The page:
Having been through it himself, a former TB patient now does what he can to ensure as many patients as possible complete their treatment regimen
With his sturdy build and firm handshake, Tevan* is a picture of health these days, his bout with drug-resistant tuberculosis (DR TB) behind him. After more than two years of grueling treatment, he is now fully recovered. But not long ago, he was in extremely bad shape.
“One day at work, I felt unwell and became very weak,” says the 50-year-old construction manager. “For two days I was sick at home with a high temperature and then I started coughing up blood.” He lost more than 40 pounds before he was diagnosed with DR TB and admitted to the TB program supervised by Doctors Without Borders/Médecins Sans Frontières (MSF) in Yerevan, Armenia’s capital.
Patients stay at the TB program until they are no longer transmitting the contagious disease, a period that usually takes two to four months and sometimes longer. Following hospitalization, patients can return home and get their doses of drugs from an ambulatory clinic.
Tavan, like most patients, had to take the toxic drugs for roughly two years, a task that requires immense strength of will and support from the MSF social work and psychological team. Most of the drugs used to tackle DR TB are antibiotics that were developed in the 1940s and 1950s and that have been found be less effective and more toxic than the drugs now in use for non-resistant TB. The combination of pills, powders and injections frequently has severe mental and physical side effects. “It was really difficult to take these drugs,” he says. “I was unable to explain what was happening to me. I was unable to stand, I was unable to walk. I could not lie down and I felt nauseous.”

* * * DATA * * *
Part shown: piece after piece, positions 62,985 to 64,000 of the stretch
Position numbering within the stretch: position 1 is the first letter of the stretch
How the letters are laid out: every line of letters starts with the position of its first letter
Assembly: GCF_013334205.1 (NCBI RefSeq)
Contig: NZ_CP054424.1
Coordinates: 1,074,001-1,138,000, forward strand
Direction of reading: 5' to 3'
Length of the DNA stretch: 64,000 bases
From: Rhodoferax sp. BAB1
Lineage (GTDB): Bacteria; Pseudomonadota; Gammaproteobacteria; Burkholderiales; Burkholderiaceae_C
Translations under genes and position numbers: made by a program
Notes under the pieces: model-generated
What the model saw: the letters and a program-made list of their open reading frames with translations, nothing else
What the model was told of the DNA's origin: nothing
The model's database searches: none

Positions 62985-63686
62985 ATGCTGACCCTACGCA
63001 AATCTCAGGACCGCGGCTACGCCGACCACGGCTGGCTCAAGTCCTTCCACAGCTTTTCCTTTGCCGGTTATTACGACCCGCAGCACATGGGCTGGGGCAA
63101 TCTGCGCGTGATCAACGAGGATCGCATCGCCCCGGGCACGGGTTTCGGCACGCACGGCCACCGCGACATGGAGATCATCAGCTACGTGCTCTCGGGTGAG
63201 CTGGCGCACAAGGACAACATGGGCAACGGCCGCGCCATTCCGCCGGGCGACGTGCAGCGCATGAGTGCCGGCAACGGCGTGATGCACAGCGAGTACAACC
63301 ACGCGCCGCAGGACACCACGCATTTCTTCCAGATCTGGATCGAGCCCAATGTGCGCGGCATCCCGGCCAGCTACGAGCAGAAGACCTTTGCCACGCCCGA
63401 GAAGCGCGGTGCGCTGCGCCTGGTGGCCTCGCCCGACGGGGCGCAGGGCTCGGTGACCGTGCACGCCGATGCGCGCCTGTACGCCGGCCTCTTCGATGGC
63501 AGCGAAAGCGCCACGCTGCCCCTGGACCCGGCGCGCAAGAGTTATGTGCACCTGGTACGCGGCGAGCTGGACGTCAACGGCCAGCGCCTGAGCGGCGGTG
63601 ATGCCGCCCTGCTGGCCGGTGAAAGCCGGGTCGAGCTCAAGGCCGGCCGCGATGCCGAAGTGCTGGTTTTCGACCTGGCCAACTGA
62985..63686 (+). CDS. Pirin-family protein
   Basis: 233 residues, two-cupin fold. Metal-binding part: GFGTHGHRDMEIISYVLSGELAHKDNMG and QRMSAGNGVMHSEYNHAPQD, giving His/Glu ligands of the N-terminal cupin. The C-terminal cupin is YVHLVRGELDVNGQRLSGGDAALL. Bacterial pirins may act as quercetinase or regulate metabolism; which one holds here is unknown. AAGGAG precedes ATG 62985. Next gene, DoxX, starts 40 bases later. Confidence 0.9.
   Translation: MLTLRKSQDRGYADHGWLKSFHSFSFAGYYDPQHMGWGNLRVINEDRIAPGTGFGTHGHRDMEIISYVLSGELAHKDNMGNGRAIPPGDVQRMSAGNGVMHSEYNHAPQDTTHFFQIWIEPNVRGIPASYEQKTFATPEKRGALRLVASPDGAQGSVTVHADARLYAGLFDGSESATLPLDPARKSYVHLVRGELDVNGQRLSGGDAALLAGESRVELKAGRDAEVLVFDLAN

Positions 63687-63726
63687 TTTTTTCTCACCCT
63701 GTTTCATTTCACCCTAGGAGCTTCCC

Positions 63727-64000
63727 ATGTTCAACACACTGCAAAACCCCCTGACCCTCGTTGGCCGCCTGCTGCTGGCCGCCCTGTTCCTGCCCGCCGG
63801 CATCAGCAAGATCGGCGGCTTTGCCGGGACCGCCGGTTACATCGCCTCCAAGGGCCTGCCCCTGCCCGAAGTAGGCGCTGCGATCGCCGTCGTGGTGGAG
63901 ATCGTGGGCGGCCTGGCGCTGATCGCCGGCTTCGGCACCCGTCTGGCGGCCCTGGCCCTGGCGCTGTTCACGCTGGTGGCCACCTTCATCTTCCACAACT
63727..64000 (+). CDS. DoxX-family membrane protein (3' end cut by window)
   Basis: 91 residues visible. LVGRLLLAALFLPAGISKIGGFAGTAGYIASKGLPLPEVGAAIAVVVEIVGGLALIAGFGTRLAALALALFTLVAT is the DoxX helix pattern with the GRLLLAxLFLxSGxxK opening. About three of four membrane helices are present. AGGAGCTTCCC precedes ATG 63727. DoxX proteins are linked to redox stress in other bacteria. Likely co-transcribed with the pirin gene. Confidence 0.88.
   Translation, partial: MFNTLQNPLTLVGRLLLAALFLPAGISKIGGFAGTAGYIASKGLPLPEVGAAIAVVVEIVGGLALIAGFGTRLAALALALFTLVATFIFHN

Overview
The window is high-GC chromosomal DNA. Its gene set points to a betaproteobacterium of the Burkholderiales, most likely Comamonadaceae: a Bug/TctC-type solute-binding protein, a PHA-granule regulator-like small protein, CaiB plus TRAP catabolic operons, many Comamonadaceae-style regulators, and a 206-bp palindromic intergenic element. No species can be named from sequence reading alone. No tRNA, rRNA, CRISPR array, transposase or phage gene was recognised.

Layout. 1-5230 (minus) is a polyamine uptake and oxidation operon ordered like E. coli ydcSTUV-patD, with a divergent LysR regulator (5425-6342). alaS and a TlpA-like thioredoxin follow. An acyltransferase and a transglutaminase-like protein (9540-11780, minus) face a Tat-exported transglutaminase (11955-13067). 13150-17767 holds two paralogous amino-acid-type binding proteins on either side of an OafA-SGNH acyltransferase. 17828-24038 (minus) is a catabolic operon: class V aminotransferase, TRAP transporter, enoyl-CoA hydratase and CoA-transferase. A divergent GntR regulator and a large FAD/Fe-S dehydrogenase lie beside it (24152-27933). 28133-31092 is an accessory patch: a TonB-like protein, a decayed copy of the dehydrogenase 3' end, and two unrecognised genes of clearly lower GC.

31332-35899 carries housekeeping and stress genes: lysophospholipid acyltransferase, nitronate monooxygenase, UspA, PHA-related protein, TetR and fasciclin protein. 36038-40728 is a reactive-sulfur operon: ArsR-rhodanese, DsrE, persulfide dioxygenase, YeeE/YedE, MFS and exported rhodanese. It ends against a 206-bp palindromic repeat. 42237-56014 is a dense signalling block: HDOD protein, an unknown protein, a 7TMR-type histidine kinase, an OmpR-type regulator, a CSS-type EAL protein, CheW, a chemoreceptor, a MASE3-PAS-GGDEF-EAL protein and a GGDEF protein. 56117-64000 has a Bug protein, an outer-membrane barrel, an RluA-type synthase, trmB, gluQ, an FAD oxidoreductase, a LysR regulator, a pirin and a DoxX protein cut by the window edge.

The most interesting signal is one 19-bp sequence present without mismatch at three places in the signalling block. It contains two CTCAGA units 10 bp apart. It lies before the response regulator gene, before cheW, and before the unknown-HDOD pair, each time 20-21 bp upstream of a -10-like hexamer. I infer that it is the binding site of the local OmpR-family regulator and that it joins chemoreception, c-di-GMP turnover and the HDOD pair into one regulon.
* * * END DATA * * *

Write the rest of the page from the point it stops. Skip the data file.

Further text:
If patients have pre-existing medical conditions, the severity of the side effects can become unbearable. A patient experiencing gastritis, for instance, could suffer greater abdominal pain, says Dr. Shahidul Islam, an MSF doctor working on the project. “In that case, sometimes the patient doesn’t want to take the drugs,” he adds. “They stop taking them because of the side effects.”
In the cohort of patients admitted to the MSF-supported program in 2007, around 21 percent failed to complete the full course of treatment, with many saying they couldn’t endure the punishing side effects that came along with the drug regime.
Having been through it himself, Tavan now does what he can to ensure as many patients as possible continue the course of drugs. “During treatment I [shared] my experience so they could see how I was recovering day by day, so they believe in the treatment and become stronger in their adherence,” he says. “I always give good advice and told them my example, in what condition I was when I started treatment. At that time I felt half-dead, and now I am healthy. Some follow, some don’t.”
*Patient names have been changed